June Writing Tip 2: Develop a Writing Routine

Genius is 1% inspiration and 99% perspiration. Thomas Edison

Maybe most of you have already seen or heard this quote. And yet, the idea of the lonely, toiling writer persists, which is not to say that writing is either hard or easy work, but instead that it takes concerted effort. After all, writing consists of writing and re-writing. Until, what you want to say, comes out right. So why not create a habitual routine? Why not, find a way to get better incrementally? How? some of you might ask. Well, the method is clear. Develop a writing routine and do your best to stick with it.

ImageFor some, the idea may seem stifling, or even restrictive. How do I know? you ask. Well, more specifically, I’ve been there. Done that. Busy staring at a piece of paper, waiting for inspiration. Or the muse to strike. Some days it came. She came. Placing something that seemed like a grand idea inside my head. Something that would get me going hop-pity skip, along a merry trail. Other times, she remained absent. Looking back now, I can recall those ideas that were carried through to completion, while others died on the page, suffering either from a lack of clarity or overkill, where I tried to make the story do what I wanted it to do, rather than listening to what the characters had to say.

The beauty though would be those that would bear new fruit. Those that in going over, would lead me to another more skilled creation. Looking back now, I can see that in my own infancy stage as a writer that one of the most important things that I lacked was a regular writing routine. Truthfully, I would wait for the story. Or come up with some brilliant title and then try to write around it. Not that there is anything wrong with either approach, because sometimes an idea might come in stages and other times it might be the whole. But take time, write it down. Get yourself accustomed to some sort of rhythm when you create. Say you grab a beer or a cup of black coffee and then settle down to write. Say, for an hour or two, between five to seven, after you’ve come home from work. Or if you do this full time, say writing  early in the morning and editing in the afternoon.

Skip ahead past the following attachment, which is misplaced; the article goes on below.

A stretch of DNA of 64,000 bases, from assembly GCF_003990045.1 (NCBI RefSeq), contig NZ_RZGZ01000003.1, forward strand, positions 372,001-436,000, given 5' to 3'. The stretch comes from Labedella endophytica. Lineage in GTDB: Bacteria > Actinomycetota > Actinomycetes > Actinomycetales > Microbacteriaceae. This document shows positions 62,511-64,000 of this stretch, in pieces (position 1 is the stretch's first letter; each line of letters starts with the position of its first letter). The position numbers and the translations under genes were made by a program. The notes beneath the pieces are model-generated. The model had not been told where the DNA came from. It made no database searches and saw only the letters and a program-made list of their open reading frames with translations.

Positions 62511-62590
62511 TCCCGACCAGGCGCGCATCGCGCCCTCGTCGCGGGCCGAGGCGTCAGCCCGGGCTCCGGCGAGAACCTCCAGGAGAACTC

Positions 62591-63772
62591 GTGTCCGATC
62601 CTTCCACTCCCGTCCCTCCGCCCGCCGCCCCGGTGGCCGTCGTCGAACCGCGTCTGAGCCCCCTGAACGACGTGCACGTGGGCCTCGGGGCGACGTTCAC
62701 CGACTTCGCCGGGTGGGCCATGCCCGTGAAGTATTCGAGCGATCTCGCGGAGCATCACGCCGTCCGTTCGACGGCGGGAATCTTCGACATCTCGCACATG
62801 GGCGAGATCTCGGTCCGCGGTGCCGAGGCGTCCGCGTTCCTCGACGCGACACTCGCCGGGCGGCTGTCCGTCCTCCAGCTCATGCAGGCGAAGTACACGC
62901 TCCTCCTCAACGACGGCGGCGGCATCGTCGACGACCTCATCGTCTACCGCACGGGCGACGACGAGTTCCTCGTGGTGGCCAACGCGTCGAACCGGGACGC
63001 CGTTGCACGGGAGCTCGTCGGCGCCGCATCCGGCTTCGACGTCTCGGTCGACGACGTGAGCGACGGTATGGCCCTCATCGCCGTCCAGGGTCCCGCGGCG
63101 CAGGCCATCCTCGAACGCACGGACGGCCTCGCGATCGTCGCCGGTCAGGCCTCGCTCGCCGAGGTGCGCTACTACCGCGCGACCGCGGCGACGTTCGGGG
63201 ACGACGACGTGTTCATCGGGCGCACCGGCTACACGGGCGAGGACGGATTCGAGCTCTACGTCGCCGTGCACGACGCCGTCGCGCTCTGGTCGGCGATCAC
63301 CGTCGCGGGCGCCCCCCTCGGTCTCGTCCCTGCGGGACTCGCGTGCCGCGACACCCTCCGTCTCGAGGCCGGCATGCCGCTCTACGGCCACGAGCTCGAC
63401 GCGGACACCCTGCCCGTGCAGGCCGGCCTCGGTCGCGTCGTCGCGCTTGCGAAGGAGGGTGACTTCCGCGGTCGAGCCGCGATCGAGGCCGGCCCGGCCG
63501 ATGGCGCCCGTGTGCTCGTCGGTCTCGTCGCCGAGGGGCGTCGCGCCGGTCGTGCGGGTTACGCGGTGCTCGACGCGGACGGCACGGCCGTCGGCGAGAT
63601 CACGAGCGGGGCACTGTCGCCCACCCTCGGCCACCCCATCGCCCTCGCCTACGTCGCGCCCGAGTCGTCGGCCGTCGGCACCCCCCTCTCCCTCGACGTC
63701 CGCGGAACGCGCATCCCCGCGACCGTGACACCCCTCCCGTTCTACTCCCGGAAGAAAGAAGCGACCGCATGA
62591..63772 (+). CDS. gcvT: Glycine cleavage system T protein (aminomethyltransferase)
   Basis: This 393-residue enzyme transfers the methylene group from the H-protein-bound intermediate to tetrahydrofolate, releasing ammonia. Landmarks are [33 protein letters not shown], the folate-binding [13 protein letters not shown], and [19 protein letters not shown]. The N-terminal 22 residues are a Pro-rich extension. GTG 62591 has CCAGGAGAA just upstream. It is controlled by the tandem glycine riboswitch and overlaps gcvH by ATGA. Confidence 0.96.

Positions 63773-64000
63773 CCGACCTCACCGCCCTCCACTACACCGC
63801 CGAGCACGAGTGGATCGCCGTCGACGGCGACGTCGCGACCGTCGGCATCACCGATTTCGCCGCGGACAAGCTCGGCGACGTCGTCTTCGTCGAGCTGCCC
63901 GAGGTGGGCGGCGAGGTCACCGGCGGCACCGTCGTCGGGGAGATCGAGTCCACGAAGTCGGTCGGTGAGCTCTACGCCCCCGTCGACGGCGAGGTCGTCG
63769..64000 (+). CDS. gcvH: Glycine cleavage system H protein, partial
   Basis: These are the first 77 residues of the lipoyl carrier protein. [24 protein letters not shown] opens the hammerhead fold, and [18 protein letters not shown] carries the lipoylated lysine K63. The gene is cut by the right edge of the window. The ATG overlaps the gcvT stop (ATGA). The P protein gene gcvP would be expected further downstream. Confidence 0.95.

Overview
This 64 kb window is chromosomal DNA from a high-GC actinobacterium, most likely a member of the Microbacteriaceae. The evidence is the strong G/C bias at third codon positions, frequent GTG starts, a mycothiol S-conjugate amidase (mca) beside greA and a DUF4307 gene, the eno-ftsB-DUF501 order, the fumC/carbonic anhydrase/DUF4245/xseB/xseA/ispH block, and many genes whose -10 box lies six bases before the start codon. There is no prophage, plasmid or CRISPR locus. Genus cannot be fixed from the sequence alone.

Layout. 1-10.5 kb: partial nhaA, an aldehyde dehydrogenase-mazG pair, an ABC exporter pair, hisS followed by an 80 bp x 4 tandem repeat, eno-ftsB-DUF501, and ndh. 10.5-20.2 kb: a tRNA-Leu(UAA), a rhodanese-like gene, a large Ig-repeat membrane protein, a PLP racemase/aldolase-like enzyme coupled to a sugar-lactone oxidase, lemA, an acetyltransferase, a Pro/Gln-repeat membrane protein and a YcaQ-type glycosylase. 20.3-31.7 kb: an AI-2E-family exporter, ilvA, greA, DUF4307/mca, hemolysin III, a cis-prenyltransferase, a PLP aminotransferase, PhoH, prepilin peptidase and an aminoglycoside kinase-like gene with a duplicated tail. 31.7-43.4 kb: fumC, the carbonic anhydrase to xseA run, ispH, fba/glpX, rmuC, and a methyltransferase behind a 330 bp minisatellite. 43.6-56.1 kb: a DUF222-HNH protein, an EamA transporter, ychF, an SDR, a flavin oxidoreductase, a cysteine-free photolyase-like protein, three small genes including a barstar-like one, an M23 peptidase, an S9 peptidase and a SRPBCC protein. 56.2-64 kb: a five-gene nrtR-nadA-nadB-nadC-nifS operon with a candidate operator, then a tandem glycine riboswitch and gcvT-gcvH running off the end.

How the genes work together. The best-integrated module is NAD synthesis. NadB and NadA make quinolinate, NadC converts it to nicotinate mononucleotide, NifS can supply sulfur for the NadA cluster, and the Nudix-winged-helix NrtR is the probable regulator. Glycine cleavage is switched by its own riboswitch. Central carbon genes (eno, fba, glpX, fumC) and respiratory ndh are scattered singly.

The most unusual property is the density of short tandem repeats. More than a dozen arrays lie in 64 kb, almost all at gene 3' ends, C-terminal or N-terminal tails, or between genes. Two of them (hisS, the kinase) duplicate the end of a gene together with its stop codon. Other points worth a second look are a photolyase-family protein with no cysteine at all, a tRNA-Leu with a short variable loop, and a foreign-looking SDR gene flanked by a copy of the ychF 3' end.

iwriter magesEither way, let your schedule be something you create for yourself, rather than something that is imposed on you. Put aside a block of time each day, only for writing. And when that time comes, you do nothing but work. Write. Even if at the end of it you only get down one good line. A paragraph or a page. Work all the time you work. Write all the time you write. And keep it. Even if the words don’t jive with you afterwards. In a week or two, something in it may seem salvageable. Or be exactly what you were aiming for.

And finally, try your best not to think of this block of time as regimented work. Free your mind. Allow yourself to be creative. To write without qualms. Yes, open yourself up to seeing things differently. With fresh eyes. Eventually the right words will come, with or without your help and you will learn that being a more disciplined writer is about allowing yourself the freedom to create.

Image
So, until next Monday! Keep reading, writing and posting!

June Writing Tip: Defeating Writer’s Block 2

For anyone undertaking the craft of writing, writer’s block may be something you encounter ever so often, depending on whether or not you have established a writing routine. Say writing for at least an hour or two every day. Although I have grown more aware of what it means for me when my writing stops (for example more research needs to be done here or do take a break,) the effect can hamper your creative skills and lead you to discard work that may be almost done. (For times like those distance may be all that is required to get a fresh perspective and for others there are different techniques. Below I will discuss some of the methods I have used to combat this errant visitor, to promptly send him on his way.